While internal employees may have some expertise needed to solve a problem, consultants can specialize in a number of different fields.

As Consultant’s Mind notes, consultants are hired based on their “ability to make the complex simple, and drive decision making and action” and to “help leaders make change” to ensure their organizations move forward, and not in reverse. Other areas that consultants focus on include leadership development, change management, and overall organizational strategy.

Some common situations in which an organization may bring in an outside consultant for assistance include crises or mergers and acquisitions. Due to the fact that many are hired on a contractual basis, consultants are also convenient because their contract can be terminated more easily than an in-house employee if desired results are not achieved.

While they are hired for relatively limited timeframes, consultants carry out work that can affect an organization for years to come. As a result, a client should develop a knowledge management plan to observe a consultant’s work and observe his or her techniques and approaches. In conjunction with cross-training teams of employees on these skills before a consultant’s contract ends, a knowledge transfer process should also be incorporated into a project. After all, once the consultant or consultancy team leaves, a company’s own employees will be responsible for picking up where the project was left off.

Problem solving with fresh eyes are some of the benefits of consultants

How to maximize consulting success for all involved

Many businesses today seek to make the most of their existing resources to create growth to avoid investing in any new, expensive and time-consuming capital improvements. In some cases, the lack of performance in improvement teams isn’t tied to a lack of investment, but from high-level organizational issues. For instance, three scenarios that USC Consulting Group consultants encounter in projects that lack strong performance from their improvement teams are unrealistic or overwhelming demands, flawed operational objectives, and workflow processes that are reactive, rather than proactive. Consultants can help identify those organizational issues to enhance how internal teams work.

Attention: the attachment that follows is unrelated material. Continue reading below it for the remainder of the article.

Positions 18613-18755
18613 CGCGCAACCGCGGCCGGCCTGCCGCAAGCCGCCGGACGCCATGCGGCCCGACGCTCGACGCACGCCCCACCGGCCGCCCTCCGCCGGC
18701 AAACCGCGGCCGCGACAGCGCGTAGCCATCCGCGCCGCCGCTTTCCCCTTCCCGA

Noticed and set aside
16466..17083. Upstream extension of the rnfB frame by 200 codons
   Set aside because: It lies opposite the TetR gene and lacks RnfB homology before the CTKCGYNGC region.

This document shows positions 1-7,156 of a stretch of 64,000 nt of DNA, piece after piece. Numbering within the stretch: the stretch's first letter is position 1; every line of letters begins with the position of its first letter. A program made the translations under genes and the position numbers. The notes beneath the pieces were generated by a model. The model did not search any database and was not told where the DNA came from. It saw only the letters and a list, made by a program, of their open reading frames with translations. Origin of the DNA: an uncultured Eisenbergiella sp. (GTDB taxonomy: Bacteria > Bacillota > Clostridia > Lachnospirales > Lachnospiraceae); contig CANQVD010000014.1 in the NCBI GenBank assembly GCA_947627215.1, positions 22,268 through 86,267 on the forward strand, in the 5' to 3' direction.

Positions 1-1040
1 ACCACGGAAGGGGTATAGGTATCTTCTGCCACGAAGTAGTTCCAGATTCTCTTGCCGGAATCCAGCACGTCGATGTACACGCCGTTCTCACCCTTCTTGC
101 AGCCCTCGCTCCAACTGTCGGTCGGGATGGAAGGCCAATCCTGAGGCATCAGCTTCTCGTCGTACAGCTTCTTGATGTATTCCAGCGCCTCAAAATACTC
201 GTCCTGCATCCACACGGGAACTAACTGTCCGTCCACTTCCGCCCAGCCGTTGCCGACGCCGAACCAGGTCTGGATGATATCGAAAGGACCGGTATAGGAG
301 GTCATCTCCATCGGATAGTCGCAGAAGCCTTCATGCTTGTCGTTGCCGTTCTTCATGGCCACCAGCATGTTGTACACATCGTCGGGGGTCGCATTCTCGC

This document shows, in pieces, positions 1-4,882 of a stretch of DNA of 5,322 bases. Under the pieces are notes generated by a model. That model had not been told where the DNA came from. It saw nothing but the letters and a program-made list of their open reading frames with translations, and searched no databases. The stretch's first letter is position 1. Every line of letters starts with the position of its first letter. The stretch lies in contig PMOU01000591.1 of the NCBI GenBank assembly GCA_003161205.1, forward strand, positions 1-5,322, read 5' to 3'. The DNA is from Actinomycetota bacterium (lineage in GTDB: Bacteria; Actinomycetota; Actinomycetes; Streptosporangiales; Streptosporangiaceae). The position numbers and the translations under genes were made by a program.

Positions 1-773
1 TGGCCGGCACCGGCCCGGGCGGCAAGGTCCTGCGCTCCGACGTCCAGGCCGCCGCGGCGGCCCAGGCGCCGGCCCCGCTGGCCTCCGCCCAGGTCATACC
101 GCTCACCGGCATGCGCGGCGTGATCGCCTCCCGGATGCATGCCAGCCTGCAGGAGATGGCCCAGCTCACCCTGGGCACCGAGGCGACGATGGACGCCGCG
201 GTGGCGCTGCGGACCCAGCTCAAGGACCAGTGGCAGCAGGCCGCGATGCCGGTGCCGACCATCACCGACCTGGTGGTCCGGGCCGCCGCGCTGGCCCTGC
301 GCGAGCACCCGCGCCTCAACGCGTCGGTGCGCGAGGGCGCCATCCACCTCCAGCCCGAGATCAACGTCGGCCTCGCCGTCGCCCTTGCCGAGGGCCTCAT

Many businesses and other organizations today are seeking to make the most of their existing resources to create growth, but without investing in any expensive and time-consuming capital improvements.

To begin the consulting process, Mind Tools recommends that both the client and consultant should establish a balanced relationship in which the latter’s role is clearly defined and controlled in terms of the limits of its project scope. At this point, the consultant should be provided with a company’s mission or vision statements and other important information, such as key stakeholders and (in some cases) ongoing office disputes. It is further advised that a hired consultant begin getting acquainted with or starting the project as soon as possible; often times, consultants prefer to work with measurable “smart” goals  Organizations should always monitor and track their new contractors’ progress and provide feedback to ensure the entire process is comfortable and convenient for both parties involved.

Solutions employed by consultants in response to clients’ issues include aspects like communications improvement, creating and quantifying new operational metrics and the implementation of auditing and easy-to-deploy training programs. Often times, an organization’s internal improvement teams are siloed into their own operations because they do not maintain or even develop lines of communication with other teams to facilitate organization-wide progress. With regard to the quantification of new metrics to help drive an organization away from reactive practices, a consultant might suggest the adoption of certain key performance indicators. In doing so, teams can direct more of their focus to work on more overarching goals and projects with the purpose of driving growth and increased revenue. While businesses may have consistent training programs in place, poor quality documentation and auditing can in turn result in programs that are not aligned with what are truly best practices and workers end up learning substandard processes.

At USC Consulting Group, our consultants have implemented solutions that help businesses improve their bottom lines for over 50 years. Connect with us today to speak with one of our consulting professionals about how we can help your organization improve operational performance.